“One of the officers alleged later that my client, Nick Daniels, punched Officer Sinclair. That was recorded in the police reports, but upon viewing the body camera, it became obvious Officer Sinclair was actually punched by a fellow officer, Officer Terranova,” Haden said. “After Officer Sinclair was punched by Officer Terranova, he Tased Nick Daniels. Then after the fact they wrote police reports in which they allege that Nick Daniels had punched Officer Sinclair, and thereby tried to cover up where their improper use of force for something Nick Daniels didn’t do.”  

Terranova is the officer who wrote the initial report. In it, he wrote, that Daniels resisted arrest by breaking away from him.

“I observed Daniels turn around and grab the lapel of Sinclair’s jacked. Daniels then struck Officer Sinclair with a closed fist across the left side of his face, assaulting him.”

In the next paragraph, Terranova described attempts to bring Daniels to the ground and Sinclair’s use of a Taser. “Daniels fell forward and continued to resist arrest by locking his hands beneath him.”

Sinclair wrote an offense report two and a half months after the incident. In his report, he wrote about seeing the altercation between the bouncer and Daniels. He also stated it was Daniels who punched him in the face seconds before he deployed his Taser.

Officer: 'I believe there's a possibility that it was not Mr. Daniels that struck me'

In depositions in summer 2016, Sinclair said after reviewing the tape, he believed it could have been Terranova who punched him that night.

“After further reviewing of the video, I believe there’s a possibility that another individual involved in the fight with myself and Officer (sic) Daniels, specifically another officer, could have been responsible for me being struck in the face.”

Terranova pointed out in the tape where Sinclair was punched, noted it was in fact his arm cocked in the video before the hit, but he said it was not him throwing a punch.

“And the reason why is because I know I didn't throw a punch there just because I -- I wouldn't punch someone standing up like that,” Terranova said.

Despite the change, Sinclair said he still believed Daniels was not complying and that the altercation would have continued.

“The video would not have changed my perceptions and what I believed happened that night. I -- I -- I?-- regardless of the video, I believe that Mr. Daniels assaulted me, regardless of whether or not it was him or Officer Terranova that punched me in the face,” Sinclair said.

Police response: ‘They reasonably believed that [Daniels] posed a significant threat’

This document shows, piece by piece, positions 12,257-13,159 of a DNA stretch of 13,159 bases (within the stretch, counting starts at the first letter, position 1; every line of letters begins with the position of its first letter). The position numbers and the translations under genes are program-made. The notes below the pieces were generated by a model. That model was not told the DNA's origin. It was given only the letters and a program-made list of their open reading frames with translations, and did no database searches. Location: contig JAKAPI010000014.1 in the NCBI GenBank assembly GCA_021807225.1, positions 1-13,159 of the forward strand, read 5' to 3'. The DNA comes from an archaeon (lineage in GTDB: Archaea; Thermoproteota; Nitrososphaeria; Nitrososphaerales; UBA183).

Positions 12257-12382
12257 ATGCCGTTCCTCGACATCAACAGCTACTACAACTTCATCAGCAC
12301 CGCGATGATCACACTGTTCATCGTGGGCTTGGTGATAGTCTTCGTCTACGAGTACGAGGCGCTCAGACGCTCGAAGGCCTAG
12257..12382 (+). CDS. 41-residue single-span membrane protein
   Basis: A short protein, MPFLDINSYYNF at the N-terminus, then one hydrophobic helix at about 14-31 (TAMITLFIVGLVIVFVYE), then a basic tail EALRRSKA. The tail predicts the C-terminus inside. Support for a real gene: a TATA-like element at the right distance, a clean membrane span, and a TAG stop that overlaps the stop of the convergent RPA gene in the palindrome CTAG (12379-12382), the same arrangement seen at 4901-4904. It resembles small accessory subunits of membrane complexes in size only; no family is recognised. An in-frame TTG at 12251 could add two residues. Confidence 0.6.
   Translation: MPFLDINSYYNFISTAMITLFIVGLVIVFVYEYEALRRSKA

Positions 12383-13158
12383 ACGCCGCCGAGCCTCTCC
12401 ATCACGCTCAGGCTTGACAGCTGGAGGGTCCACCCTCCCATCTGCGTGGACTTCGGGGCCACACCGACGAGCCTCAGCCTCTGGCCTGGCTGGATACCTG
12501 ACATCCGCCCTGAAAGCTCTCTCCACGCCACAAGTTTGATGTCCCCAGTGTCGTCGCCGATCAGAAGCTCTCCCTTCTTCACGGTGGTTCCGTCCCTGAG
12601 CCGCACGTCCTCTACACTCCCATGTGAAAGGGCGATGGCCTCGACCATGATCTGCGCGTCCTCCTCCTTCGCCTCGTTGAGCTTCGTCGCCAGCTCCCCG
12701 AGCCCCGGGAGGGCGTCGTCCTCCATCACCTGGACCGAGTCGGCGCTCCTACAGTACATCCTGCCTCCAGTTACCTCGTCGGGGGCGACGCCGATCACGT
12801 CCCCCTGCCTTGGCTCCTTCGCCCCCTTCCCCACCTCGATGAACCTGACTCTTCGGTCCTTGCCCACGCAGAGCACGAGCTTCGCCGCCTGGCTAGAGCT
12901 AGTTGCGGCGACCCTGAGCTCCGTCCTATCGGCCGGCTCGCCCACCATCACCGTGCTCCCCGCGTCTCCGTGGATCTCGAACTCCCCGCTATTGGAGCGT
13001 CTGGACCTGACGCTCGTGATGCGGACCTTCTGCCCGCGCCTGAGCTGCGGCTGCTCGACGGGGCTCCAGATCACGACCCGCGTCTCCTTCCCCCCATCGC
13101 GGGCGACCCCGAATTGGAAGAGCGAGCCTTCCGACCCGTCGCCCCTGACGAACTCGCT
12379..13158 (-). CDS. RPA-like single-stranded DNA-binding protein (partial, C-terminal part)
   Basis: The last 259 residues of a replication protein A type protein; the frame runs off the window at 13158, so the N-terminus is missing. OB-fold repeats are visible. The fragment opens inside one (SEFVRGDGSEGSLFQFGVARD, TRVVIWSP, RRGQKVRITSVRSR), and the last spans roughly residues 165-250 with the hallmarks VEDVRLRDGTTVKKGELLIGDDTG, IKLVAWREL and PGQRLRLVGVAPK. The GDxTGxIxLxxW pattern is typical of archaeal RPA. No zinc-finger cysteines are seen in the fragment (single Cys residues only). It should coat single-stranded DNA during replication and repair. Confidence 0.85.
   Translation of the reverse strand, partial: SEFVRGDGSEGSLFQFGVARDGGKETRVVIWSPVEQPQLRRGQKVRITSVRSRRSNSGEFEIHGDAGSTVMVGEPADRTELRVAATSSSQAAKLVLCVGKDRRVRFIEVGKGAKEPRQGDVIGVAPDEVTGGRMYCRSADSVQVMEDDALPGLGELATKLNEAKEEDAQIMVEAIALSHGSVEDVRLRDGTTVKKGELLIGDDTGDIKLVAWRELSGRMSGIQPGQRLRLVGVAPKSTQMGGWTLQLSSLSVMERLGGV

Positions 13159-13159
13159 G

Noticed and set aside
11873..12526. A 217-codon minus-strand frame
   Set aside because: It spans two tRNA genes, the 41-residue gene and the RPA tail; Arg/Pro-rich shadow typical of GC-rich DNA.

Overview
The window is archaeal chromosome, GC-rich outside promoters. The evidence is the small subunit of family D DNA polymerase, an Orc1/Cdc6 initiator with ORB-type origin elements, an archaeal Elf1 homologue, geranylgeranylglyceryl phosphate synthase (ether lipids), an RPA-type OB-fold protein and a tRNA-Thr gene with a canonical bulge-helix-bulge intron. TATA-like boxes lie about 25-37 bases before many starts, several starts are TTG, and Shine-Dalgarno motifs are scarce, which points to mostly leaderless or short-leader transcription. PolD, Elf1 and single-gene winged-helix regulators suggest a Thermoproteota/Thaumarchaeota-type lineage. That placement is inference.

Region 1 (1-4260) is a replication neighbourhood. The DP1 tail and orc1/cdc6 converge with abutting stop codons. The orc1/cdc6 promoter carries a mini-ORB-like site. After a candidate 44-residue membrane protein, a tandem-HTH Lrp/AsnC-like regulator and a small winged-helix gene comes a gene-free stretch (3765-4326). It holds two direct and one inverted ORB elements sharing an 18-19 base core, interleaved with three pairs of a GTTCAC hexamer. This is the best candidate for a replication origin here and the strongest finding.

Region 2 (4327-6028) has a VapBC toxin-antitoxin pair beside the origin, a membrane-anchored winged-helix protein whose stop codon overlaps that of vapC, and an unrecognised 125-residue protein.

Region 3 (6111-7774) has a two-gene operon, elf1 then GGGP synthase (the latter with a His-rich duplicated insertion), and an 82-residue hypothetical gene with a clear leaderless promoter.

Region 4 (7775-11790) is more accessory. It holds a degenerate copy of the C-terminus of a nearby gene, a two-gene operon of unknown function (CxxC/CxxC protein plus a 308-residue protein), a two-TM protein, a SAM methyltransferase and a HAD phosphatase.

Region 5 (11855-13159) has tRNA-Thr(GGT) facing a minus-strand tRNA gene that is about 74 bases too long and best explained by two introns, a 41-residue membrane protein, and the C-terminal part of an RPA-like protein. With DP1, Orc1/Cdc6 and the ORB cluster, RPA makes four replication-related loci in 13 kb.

The Columbia Police Department does not respond to pending litigation; however, their responses in court show full denial of the claims made by Daniels and his attorney.

The response stated the force used was reasonable: “Justified to do so because they reasonably believed that such a use of force was necessary because they reasonably believed that Plaintiff posed a significant threat to these Defendants or others.”

The response also stated the police believed force was necessary because Daniels was resisting arrest: “Violently or aggressively resisted arrest, failed to appropriately respond to and/or obey verbal directives of law enforcement officers; and assumed the risk of injury.”

While the department would not directly respond to the accusations in an interview, Sgt. Brian Tate agreed to discuss use of force procedures over the phone.

He said a person’s back is a preferred location when using a Taser: “It’s just a better, easier hit target. It limits the possibility you might strike someone in the groin or facial area… There’s more mass there. It’s just a better targeting area. If it’s available to you. It’s going to provide the best, most effective result of the Taser. There might be a situation where you have two officers at the scene standing behind the individual and for whatever reason the Taser is selected… that would be the perfect time for the second officer to deploy the Taser to the back of the individual.”

He said he was unfamiliar with the case, had not seen the tape and was not there that evening, so he could not provide more specific information: “I would not feel comfortable, not knowing the specifics of this case, Monday morning quarterbacking the officer’s decision.”

Court documents and police reports

Use the document viewer below to review the federal and state lawsuits, as well as Terranova and Sinclair's reports of the incident.

 

Editor's note: Daniels now lives in Jacksonville, Florida, where he is an Uber driver. KOMU 8 News found out about this story when he happened to drive Chief Investigator Jamie Grey while she attended a conference in Jacksonville.